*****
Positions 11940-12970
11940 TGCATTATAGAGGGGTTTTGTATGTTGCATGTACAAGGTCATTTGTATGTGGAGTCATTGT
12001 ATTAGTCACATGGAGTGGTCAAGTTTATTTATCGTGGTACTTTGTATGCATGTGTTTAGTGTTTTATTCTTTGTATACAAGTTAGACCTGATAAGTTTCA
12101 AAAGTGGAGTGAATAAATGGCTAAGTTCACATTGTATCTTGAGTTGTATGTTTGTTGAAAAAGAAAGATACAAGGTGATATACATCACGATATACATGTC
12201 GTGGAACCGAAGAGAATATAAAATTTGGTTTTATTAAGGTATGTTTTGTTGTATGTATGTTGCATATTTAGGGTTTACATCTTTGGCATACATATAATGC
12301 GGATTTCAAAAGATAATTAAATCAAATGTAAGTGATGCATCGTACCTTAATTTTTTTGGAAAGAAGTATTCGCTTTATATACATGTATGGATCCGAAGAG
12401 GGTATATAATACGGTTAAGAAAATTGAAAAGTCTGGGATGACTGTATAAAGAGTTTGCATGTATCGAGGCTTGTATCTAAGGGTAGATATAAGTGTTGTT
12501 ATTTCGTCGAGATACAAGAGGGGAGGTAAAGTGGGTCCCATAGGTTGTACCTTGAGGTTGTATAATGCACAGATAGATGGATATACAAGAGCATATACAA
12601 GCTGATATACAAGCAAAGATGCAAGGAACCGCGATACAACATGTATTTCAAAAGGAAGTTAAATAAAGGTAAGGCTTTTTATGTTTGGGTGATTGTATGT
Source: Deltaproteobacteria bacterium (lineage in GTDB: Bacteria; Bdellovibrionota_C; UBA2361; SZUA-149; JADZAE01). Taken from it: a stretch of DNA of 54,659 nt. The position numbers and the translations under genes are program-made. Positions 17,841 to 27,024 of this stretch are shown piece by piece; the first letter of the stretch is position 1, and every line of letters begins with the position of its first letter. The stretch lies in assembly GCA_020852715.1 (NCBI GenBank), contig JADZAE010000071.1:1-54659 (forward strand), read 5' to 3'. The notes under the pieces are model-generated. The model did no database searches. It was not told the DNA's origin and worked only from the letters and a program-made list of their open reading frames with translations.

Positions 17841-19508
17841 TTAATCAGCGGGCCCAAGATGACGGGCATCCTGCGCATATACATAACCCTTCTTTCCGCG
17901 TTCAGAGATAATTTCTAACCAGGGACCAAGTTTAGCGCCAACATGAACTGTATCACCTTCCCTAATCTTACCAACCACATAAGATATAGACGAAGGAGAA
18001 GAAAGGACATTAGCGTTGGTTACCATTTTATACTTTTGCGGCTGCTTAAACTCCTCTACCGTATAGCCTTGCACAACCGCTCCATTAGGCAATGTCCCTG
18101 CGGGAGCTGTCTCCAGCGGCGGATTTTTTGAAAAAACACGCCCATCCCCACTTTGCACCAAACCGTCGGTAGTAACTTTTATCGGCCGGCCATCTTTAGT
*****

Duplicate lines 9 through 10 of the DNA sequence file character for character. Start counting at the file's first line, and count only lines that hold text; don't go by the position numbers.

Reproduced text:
12601 GCTGATATACAAGCAAAGATGCAAGGAACCGCGATACAACATGTATTTCAAAAGGAAGTTAAATAAAGGTAAGGCTTTTTATGTTTGGGTGATTGTATGT
Source: Deltaproteobacteria bacterium (lineage in GTDB: Bacteria; Bdellovibrionota_C; UBA2361; SZUA-149; JADZAE01). Taken from it: a stretch of DNA of 54,659 nt. The position numbers and the translations under genes are program-made. Positions 17,841 to 27,024 of this stretch are shown piece by piece; the first letter of the stretch is position 1, and every line of letters begins with the position of its first letter. The stretch lies in assembly GCA_020852715.1 (NCBI GenBank), contig JADZAE010000071.1:1-54659 (forward strand), read 5' to 3'. The notes under the pieces are model-generated. The model did no database searches. It was not told the DNA's origin and worked only from the letters and a program-made list of their open reading frames with translations.